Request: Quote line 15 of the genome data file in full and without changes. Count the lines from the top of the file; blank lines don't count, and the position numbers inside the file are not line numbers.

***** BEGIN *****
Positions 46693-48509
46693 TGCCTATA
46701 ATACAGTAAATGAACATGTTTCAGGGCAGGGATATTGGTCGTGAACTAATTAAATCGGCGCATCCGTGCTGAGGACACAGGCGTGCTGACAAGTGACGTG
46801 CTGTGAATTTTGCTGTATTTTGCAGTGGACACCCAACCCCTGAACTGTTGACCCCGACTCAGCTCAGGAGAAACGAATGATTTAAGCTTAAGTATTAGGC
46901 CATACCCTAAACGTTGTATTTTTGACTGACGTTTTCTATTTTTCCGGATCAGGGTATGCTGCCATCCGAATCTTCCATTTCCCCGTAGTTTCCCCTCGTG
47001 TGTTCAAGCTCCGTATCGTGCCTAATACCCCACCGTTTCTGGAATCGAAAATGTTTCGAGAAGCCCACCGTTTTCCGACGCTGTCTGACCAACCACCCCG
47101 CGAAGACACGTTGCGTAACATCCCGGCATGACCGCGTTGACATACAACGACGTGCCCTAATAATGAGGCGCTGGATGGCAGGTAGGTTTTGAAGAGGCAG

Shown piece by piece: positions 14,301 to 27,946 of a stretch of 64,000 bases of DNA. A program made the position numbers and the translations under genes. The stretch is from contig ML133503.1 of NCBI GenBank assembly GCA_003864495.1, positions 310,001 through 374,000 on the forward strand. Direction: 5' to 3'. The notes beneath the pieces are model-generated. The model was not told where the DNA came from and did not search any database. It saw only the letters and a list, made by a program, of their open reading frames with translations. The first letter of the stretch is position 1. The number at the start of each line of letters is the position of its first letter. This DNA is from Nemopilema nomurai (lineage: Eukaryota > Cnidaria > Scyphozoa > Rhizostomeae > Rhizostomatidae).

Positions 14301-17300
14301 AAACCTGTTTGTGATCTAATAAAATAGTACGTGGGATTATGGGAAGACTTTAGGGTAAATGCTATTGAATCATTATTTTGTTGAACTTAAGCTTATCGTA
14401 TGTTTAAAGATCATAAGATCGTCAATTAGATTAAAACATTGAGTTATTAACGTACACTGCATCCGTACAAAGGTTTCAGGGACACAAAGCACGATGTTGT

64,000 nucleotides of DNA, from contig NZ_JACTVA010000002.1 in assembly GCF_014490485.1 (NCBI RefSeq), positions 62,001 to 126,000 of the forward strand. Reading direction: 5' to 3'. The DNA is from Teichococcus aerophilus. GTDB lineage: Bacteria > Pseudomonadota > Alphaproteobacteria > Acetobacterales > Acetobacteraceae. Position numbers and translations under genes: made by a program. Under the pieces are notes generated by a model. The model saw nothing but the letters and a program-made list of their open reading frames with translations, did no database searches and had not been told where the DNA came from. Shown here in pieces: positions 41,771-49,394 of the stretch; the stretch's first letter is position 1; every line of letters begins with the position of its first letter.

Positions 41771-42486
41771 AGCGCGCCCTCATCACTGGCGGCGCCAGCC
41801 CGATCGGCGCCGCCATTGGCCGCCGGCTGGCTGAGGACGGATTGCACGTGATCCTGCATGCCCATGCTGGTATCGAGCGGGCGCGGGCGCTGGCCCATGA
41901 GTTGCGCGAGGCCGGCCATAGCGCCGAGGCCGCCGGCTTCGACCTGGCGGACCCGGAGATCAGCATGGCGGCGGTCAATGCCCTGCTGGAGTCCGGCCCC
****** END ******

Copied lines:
41801 CGATCGGCGCCGCCATTGGCCGCCGGCTGGCTGAGGACGGATTGCACGTGATCCTGCATGCCCATGCTGGTATCGAGCGGGCGCGGGCGCTGGCCCATGA